The bar proved the trademark to be rightly theirs after Blues players attended the bar for the NFC Wildcard game in January and adopted the song after the house DJ played it for them multiple times. Defenseman Joel Edmundson stated on the team’s official website how and why the team adopted the song, all originating at The Jacks NYB.
“They had a DJ in the bar and whenever there was a commercial break, they would crank the tunes and all these guys from Philly would get up and start dancing around. They played this song Gloria a couple of times, and this one guy looked at the DJ and said ‘keep playing Gloria!’, so they kept playing it. Everyone would get up and start singing and dancing. We just sat back and watched it happen. Right there we decided we should play the song after our wins. We won the next game, we got a shutout, so we just kept on playing it,” Edmundson stated.
The official St. Louis Blues store has pulled “Play Gloria!” shirts and replaced them with “Gloria Gloria” ones, according to ESPN. To read more about this story, click here (via USA Today, July 16, 2019).
“IBM Triples Number of Blockchain Patents in US Since Last Year”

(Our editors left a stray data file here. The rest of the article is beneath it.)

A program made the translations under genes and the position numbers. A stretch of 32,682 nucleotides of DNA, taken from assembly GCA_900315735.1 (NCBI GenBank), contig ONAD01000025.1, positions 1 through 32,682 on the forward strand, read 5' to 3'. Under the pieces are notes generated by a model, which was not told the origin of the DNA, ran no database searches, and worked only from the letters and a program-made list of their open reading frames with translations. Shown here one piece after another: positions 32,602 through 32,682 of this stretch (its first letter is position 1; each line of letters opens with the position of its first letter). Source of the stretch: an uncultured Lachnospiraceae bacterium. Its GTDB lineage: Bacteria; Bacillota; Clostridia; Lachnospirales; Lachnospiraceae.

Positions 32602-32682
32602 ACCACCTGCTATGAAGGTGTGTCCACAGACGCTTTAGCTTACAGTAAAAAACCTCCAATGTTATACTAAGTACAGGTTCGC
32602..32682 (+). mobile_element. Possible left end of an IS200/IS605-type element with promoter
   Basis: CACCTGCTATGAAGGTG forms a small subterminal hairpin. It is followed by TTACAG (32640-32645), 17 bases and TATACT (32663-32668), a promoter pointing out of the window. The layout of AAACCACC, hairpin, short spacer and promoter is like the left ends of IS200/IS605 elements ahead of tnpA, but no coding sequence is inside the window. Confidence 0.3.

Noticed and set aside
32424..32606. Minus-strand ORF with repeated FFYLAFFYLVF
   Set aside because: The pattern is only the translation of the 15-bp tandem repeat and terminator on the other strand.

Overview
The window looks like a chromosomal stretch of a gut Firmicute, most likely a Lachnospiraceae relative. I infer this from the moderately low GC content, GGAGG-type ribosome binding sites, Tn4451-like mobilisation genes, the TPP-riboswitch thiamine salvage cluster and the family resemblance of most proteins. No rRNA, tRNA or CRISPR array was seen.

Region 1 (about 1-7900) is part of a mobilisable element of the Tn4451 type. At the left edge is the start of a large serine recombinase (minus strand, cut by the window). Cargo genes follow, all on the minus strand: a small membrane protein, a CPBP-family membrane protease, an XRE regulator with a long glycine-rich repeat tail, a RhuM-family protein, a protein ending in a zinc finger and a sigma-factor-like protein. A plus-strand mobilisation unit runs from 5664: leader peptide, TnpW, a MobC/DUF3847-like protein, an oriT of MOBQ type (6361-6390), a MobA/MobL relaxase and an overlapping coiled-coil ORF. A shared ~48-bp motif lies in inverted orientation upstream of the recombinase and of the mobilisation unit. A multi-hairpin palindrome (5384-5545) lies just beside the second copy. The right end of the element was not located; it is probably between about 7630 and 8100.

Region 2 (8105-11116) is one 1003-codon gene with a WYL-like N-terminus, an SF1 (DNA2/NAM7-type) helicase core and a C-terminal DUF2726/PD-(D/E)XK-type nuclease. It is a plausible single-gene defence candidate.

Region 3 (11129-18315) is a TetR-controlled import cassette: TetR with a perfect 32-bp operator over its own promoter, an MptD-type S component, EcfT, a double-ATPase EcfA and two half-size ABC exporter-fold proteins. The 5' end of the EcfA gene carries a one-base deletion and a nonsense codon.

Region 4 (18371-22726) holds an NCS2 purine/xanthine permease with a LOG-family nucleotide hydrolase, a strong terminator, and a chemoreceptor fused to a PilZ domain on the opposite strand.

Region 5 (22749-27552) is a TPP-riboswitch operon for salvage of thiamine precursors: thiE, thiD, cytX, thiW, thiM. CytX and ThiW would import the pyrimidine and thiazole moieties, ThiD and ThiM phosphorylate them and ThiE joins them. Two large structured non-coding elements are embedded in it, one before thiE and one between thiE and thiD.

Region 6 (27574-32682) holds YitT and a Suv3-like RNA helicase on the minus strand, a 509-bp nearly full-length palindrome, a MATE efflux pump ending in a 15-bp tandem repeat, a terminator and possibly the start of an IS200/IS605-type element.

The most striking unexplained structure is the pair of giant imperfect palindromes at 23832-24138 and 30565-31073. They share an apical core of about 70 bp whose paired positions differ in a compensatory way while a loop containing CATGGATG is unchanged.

Back in March, we covered the extraordinary growth in blockchain and cryptocurrency-related patents around the world. The once-considered shady technology is now being embraced by some of the most influential companies on Earth including banks, credit services, and technology companies such as IBM. In fact, IBM is dominating.
In the span of a year, IBM has grown their U.S. blockchain patent portfolio by 300%, up to 108 patents as of June 2019. That may not seem like a lot but for an emerging industry, IBM appears to be cornering it. The company has filed 56 more patents than its closest contender, Bank of America, who has 52, respectively.
As for what country is dominating the blockchain patent race, look no further than China. Companies there filed 4,435 patents between 2013-2018. This overshadows U.S.-based companies who only filed 1,833 patents in that span. China’s top filer is e-commerce giant Alibaba with 262 patents who interestingly enough has only 25 U.S. patents filed. It will be interesting to see in the coming years how the early blockchain adopters fair with the technology or whether they abandon it completely. To read more about this story, click here (via CoinTelegraph, July 17th, 2019).
“Google Accused of ‘Brazen’ Patent Infringement in Online Advertising”
Google is being hit with a new lawsuit from former partner, Impact Engine Inc., an advertising software company. The company states Google infringed on 6 of its advertisement patents. Impact Engine had shared source code,m prototypes, and other sensitive information with Google only for Google to launch a similar product, Display Ad Builder, once the two split ways. The two were partners for two years from 2005-2007 where Google had requested the company develop a prototype. To read more about this story, click here (via Silicon Valley Business Journal, July 16th, 2019).